Sturgeon EU safeguard plan sets challenge for new Scottish Labour leader

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By a Newsnet reporter

Nicola Sturgeon today set out proposals aimed at preventing Britain from leaving the EU unless all four constituent parts of the UK vote to do so.

Setting out plans for a so-called ‘quadruple lock’ on EU membership, the First Minister in waiting called on pro-Union parties to back her plan.

UK Prime Minister David Cameron has pledged to legislate for a straight In/Out referendum on EU membership should his party win the 2015 UK general election.

In her Corn Exchange speech tonight, Nicola Sturgeon (pictured) will announce that, should a referendum Bill be tabled in the House of Commons after the next UK general election, the SNP will table a simple amendment requiring that all four constituent parts of the UK – England, Scotland, Wales and Northern Ireland – would have to vote for withdrawal for a UK exit to happen.

Sturgeon, who will replace Alex Salmond as leader of the SNP next month, said that she is writing to all parties across the UK to build support for the proposal.

Prime Minister David Cameron is committed to a referendum in 2017, and has indicted that he would be prepared to vote to leave the EU in certain circumstances.  Similarly, Foreign Secretary Philip Hammond has also said that he is prepared to vote for withdrawal, the first UK Foreign Secretary ever to do so.

Sturgeon pointed out that in the recent Scottish independence referendum, David Cameron described the UK as a “family of nations” – which implies that each member of the family should have its own voice in such a fundamental decision.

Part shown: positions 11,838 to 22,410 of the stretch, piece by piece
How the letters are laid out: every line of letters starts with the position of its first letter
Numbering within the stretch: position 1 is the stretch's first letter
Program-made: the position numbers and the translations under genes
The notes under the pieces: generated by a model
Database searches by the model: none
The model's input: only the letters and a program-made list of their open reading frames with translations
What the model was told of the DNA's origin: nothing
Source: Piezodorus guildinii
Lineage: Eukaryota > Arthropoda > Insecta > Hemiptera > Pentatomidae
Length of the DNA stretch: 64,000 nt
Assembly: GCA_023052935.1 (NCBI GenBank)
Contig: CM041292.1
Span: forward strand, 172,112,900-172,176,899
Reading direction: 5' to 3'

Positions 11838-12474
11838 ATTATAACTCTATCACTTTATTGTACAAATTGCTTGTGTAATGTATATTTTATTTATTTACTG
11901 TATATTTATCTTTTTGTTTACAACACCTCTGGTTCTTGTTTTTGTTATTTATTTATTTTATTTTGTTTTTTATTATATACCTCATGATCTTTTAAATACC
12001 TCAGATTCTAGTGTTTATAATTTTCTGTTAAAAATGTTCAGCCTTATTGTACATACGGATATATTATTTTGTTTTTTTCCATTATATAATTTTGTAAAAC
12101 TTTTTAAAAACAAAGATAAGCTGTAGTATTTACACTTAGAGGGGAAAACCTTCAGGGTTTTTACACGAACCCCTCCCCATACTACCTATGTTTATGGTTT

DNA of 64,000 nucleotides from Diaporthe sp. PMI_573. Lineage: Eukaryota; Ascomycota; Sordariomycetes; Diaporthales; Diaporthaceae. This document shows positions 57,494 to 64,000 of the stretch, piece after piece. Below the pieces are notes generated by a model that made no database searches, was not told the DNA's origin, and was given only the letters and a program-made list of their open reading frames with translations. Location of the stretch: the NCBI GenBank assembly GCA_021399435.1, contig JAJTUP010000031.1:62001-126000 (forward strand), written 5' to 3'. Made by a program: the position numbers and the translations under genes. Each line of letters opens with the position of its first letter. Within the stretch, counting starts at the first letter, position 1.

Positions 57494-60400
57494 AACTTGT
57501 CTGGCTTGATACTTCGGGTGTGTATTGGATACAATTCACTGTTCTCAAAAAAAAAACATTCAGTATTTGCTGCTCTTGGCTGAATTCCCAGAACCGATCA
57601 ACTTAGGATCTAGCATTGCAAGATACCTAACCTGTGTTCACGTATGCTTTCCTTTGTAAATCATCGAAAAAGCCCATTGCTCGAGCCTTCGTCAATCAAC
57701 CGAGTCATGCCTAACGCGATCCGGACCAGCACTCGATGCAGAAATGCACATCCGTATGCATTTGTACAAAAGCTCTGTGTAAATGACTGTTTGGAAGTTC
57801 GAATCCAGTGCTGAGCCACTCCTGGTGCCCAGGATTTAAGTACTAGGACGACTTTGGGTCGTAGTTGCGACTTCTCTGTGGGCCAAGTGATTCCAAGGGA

Launching the proposal tonight, Sturgeon will say:

“It is clear from recent by-elections in England that the anti-European politics of UKIP is on the rise.

“An in/out referendum on EU membership in 2017 now seems inevitable – almost regardless of who wins the general election next May.

“We also know from a range of polling evidence – including detailed academic analysis published last week – that it is entirely possible that the UK as a whole could vote to exit the EU, but that Scotland would vote to stay.”

The move could provide the next leader of the Scottish Labour party their first challenge.  It is widely expected that Jim Murphy will bid to become the new leader following the angry resignation of Johann Lamont last Friday. Murphy is expected to announce his candidacy before the end of this week, joining Sarah Boyack MSP in the race for the job that few in Labour relish.

Murphy has previously backed an In/Out EU referendum.  Speaking on the BBC in 2012, the Labour MP for Renfrewshire said he favoured a straight In/Out EU referendum.

He told presenter Andrew Neil: “I think at some point there will have to be a referendum on the European Union.”  He added: “I think at some point it is important we do have that referendum.”

Pressed on whether it should be an In/Out referendum, Mr Murphy said: “Instinctively I feel it should be an In/Out referendum.”

If successful in his bid to replace Lamont, there will be pressure on the Labour MP to back the SNP proposal and safeguard Scotland’s and the UK’s EU membership.

Sturgeon’s speech adds: “This proposal transforms the terms of the UK debate on Europe – which so far has been all about the Westminster parties dancing to UKIP’s tune.

“It would give proper protection against any of the nations of the UK being removed from the EU against their will.

“And it puts into practice what Westminster leaders told us was the case during the referendum campaign – that the UK is a family of nations, with each member of the family enjoying equal status.”